Defects in DNA Repair Genes Predict Response to Neoadjuvant Cisplatin-based Chemotherapy in Muscle-invasive Bladder Cancer

Elizabeth R. Plimack, Roland L. Dunbrack, Timothy A. Brennan, Mark D. Andrake, Yan Zhou, Ilya G. Serebriiskii, Michael Slifker, Katherine Alpaugh, Essel Dulaimi, Norma Palma, Jean Hoffman-Censits, Marijo Bilusic, Yu Ning Wong, Alexander Kutikov, Rosalia Viterbo, Richard E. Greenberg, David Y.T. Chen, Costas D. Lallas, Edouard J. Trabulsi, Roman YelenskyDavid J. McConkey, Vincent A. Miller, Erica A. Golemis, Eric A. Ross

Research output: Contribution to journalArticlepeer-review


Background Cisplatin-based neoadjuvant chemotherapy (NAC) before cystectomy is the standard of care for muscle-invasive bladder cancer (MIBC), with 25-50% of patients expected to achieve a pathologic response. Validated biomarkers predictive of response are currently lacking. Objective To discover and validate biomarkers predictive of response to NAC for MIBC. Design, setting, and participants Pretreatment MIBC samples prospectively collected from patients treated in two separate clinical trials of cisplatin-based NAC provided the discovery and validation sets. DNA from pretreatment tumor tissue was sequenced for all coding exons of 287 cancer-related genes and was analyzed for base substitutions, indels, copy number alterations, and selected rearrangements in a Clinical Laboratory Improvements Amendments-certified laboratory. Outcome measurements and statistical analysis The mean number of variants and variant status for each gene were correlated with response. Variant data from the discovery cohort were used to create a classification tree to discriminate responders from nonresponders. The resulting decision rule was then tested in the independent validation set. Results and limitations Patients with a pathologic complete response had more alterations than those with residual tumor in both the discovery (p = 0.024) and validation (p = 0.018) sets. In the discovery set, alteration in one or more of the three DNA repair genes ATM, RB1, and FANCC predicted pathologic response (p < 0.001; 87% sensitivity, 100% specificity) and better overall survival (p = 0.007). This test remained predictive for pathologic response in the validation set (p = 0.033), with a trend towards better overall survival (p = 0.055). These results require further validation in additional sample sets. Conclusions Genomic alterations in the DNA repair-associated genes ATM, RB1, and FANCC predict response and clinical benefit after cisplatin-based chemotherapy for MIBC. The results suggest that defective DNA repair renders tumors sensitive to cisplatin. Patient summary Chemotherapy given before bladder removal (cystectomy) improves the chance of cure for some but not all patients with muscle-invasive bladder cancer. We found a set of genetic mutations that when present in tumor tissue predict benefit from neoadjuvant chemotherapy, suggesting that testing before chemotherapy may help in selecting patients for whom this approach is recommended.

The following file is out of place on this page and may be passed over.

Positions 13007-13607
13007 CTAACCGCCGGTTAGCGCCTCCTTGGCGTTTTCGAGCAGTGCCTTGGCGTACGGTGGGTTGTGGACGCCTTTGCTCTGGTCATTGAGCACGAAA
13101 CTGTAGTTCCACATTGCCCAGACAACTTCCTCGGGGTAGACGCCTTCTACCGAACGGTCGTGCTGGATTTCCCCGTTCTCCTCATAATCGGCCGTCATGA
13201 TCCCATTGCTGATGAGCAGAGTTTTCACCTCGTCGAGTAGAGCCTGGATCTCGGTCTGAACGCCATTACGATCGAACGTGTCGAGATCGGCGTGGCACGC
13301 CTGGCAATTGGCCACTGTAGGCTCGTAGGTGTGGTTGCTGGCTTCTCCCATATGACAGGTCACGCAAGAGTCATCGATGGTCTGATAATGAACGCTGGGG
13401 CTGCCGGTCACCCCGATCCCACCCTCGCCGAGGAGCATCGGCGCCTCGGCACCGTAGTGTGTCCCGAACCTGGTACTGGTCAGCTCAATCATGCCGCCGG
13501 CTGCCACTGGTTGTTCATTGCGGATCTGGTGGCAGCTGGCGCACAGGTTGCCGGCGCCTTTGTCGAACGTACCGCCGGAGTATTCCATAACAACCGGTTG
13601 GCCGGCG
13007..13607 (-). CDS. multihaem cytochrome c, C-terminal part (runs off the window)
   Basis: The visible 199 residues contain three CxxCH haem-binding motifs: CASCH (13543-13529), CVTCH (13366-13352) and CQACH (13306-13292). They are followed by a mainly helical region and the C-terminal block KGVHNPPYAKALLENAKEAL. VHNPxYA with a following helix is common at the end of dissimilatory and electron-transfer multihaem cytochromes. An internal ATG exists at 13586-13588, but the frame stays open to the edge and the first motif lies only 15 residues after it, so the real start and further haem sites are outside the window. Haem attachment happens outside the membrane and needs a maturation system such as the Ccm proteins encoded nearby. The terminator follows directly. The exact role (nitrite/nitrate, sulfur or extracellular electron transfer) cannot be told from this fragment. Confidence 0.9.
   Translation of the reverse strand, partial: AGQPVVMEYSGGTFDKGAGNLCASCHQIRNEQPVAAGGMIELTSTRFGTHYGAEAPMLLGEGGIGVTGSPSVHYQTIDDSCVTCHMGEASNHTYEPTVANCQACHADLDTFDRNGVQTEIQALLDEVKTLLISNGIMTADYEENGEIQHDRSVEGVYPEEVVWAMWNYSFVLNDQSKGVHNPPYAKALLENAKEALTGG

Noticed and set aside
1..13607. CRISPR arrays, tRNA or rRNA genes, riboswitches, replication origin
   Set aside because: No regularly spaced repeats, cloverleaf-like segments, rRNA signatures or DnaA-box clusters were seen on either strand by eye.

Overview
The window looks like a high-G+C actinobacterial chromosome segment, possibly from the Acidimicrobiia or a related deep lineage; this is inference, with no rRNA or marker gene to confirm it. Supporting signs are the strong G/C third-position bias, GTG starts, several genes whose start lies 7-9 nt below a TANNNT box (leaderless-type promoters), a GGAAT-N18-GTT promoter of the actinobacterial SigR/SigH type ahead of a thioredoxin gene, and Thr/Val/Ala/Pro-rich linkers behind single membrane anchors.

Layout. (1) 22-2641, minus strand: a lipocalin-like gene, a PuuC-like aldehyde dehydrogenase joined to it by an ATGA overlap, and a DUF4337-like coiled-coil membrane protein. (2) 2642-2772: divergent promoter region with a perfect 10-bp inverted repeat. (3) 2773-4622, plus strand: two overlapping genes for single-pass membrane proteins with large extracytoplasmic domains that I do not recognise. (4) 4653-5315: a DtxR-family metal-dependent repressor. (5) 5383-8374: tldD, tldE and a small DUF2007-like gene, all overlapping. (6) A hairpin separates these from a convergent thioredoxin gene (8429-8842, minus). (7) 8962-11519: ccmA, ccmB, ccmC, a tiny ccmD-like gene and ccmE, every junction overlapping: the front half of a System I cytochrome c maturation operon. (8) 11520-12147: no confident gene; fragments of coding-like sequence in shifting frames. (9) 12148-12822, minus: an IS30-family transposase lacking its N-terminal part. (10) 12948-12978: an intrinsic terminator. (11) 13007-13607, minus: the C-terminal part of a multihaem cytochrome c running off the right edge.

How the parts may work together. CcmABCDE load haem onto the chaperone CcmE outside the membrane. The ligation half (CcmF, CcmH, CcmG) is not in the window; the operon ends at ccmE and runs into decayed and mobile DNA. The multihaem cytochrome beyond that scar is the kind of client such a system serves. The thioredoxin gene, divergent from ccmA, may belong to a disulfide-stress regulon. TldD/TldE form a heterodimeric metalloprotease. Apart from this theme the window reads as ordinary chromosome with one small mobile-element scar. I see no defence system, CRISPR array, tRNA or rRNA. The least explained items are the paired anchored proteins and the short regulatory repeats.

Original languageEnglish (US)
Pages (from-to)959-967
Number of pages9
JournalEuropean Urology
Issue number6
StatePublished - 2015
Externally publishedYes


  • ATM
  • Biomarkers
  • Bladder cancer
  • Cisplatin resistance
  • Cisplatin sensitivity
  • DNA repair
  • Neoadjuvant chemotherapy
  • RB1
  • Urothelial carcinoma

ASJC Scopus subject areas

  • Urology


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